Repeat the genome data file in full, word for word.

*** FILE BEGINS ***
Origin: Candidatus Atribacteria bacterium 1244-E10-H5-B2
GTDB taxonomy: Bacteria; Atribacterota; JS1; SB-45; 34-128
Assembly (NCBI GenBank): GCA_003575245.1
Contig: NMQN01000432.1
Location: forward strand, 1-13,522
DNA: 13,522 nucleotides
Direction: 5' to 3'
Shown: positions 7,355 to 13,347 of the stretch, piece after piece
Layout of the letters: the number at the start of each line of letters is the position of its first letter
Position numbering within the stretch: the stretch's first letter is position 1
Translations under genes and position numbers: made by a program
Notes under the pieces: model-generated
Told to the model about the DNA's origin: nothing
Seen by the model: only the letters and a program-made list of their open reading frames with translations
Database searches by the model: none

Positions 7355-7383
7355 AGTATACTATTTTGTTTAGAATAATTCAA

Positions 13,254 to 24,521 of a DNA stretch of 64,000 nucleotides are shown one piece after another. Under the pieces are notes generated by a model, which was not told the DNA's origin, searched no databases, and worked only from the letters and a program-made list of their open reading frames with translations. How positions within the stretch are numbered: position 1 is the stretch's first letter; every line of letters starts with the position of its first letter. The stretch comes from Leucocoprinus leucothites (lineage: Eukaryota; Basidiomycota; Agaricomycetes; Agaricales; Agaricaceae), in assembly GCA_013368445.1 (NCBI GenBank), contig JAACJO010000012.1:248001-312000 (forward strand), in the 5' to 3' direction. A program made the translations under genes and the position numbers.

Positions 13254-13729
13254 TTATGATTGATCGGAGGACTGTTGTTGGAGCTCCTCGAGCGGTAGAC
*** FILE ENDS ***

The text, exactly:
Origin: Candidatus Atribacteria bacterium 1244-E10-H5-B2
GTDB taxonomy: Bacteria; Atribacterota; JS1; SB-45; 34-128
Assembly (NCBI GenBank): GCA_003575245.1
Contig: NMQN01000432.1
Location: forward strand, 1-13,522
DNA: 13,522 nucleotides
Direction: 5' to 3'
Shown: positions 7,355 to 13,347 of the stretch, piece after piece
Layout of the letters: the number at the start of each line of letters is the position of its first letter
Position numbering within the stretch: the stretch's first letter is position 1
Translations under genes and position numbers: made by a program
Notes under the pieces: model-generated
Told to the model about the DNA's origin: nothing
Seen by the model: only the letters and a program-made list of their open reading frames with translations
Database searches by the model: none

Positions 7355-7383
7355 AGTATACTATTTTGTTTAGAATAATTCAA

Positions 13,254 to 24,521 of a DNA stretch of 64,000 nucleotides are shown one piece after another. Under the pieces are notes generated by a model, which was not told the DNA's origin, searched no databases, and worked only from the letters and a program-made list of their open reading frames with translations. How positions within the stretch are numbered: position 1 is the stretch's first letter; every line of letters starts with the position of its first letter. The stretch comes from Leucocoprinus leucothites (lineage: Eukaryota; Basidiomycota; Agaricomycetes; Agaricales; Agaricaceae), in assembly GCA_013368445.1 (NCBI GenBank), contig JAACJO010000012.1:248001-312000 (forward strand), in the 5' to 3' direction. A program made the translations under genes and the position numbers.

Positions 13254-13729
13254 TTATGATTGATCGGAGGACTGTTGTTGGAGCTCCTCGAGCGGTAGAC